onsdag 17. februar 2010

Three Tesla execs reported dead in Palo Alto plane crash — CEO Musk not involved

[Update: Tesla CEO Elon Musk was not involved in the plane crash this morning, according to a reliable source who has been in contact with his assistant since the accident. However, the plane's passengers may have been on their way to meet with him on the site of his spacecraft manufacturing firm SpaceX.]
A small passenger plane piloted by a top executive at Tesla Motors crashed into a house in East Palo Alto, Calif. before 8 a.m. this morning, killing the pilot and two other passengers — all employees at the electric car company, which Tesla has confirmed, according to automotive blog Jalopnik. No names have been released, but the company says an official statement will be released soon.
Identified as a 1976 twin-engine Cessna 310, the plane took off from Palo Alto’s tiny commuter airport and was on its way to Hawthorne Municipal Airport outside Los Angeles. It didn’t get far, crashing into electric power lines and exploding in the nearby neighborhood only minutes later. Observers at the scene remarked that the fog was particularly heavy over the region today.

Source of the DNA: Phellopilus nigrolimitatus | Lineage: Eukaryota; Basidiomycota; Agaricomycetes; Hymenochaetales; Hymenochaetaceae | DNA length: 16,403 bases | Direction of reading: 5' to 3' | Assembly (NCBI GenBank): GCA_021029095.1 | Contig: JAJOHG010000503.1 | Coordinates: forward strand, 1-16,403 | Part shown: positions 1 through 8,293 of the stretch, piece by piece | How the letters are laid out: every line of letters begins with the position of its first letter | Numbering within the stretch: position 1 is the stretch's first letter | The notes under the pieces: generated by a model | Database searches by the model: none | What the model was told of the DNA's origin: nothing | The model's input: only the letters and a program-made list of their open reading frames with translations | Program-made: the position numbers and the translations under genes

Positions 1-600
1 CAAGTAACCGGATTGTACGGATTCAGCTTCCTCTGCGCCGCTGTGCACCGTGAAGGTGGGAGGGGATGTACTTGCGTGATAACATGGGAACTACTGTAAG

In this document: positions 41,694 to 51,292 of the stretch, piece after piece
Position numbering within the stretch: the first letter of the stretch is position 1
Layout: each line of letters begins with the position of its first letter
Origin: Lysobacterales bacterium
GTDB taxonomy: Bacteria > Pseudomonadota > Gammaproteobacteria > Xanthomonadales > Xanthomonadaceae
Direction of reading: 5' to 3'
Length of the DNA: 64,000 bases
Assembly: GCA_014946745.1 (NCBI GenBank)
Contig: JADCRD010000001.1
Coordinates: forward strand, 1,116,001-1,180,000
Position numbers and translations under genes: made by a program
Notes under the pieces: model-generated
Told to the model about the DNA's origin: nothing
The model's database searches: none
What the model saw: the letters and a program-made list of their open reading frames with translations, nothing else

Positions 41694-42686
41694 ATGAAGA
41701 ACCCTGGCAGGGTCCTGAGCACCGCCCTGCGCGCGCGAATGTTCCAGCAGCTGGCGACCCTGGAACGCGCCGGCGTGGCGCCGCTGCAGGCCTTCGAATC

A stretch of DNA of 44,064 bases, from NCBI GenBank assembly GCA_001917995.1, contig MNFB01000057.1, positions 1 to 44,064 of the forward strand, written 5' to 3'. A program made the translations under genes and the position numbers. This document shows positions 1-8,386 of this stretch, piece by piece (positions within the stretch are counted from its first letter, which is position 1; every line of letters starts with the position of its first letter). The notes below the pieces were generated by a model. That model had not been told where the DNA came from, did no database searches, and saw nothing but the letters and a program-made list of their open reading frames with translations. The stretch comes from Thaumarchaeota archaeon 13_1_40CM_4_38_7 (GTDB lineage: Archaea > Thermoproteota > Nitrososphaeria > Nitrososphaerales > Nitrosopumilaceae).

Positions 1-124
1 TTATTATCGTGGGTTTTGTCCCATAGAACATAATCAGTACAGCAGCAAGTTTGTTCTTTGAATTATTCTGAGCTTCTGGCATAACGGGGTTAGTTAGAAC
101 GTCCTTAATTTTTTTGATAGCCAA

The plane, said to be owned by Tesla senior electrical engineer Doug Bourn, was registered to Air Unique, his jet company in Santa Clara, Calif. It has not been confirmed that Bourn himself was on the plane.
The accident has caused a city-wide blackout for the last several hours, but no other fatalities or injuries have been reported. Water and phone outages have also been reported.
Notably, the Hawthorne airport is also the site of  SpaceX, the spaceship manufacturing company owned and operated by Tesla Motors CEO Elon Musk. The company is preparing for a March 22 test launch of its Falcon 9 cargo space vehicle, which could be used to supply the International Space Station as soon as next year. A lot is riding on the craft’s success, considering how much emphasis President Barack Obama has placed on outsourcing space programs to private companies.
Our source mentioned that the plane’s passengers may have been flying to meet with Musk, who is in Southern California working on SpaceX, where he has been spending more time and attention recently. Hawthorne is also home to some Tesla operations.
The house the plane struck doubles as a daycare center for more than 20 local children, but was fortunately empty at the time of the crash.
This was supposed to be a happy day for the electric car startup, with Musk receiving the 2010 Automotive Executive of the Year Innovator Award from DNV Certification.
We will update this story as more details become available.
[Image via LALate News]

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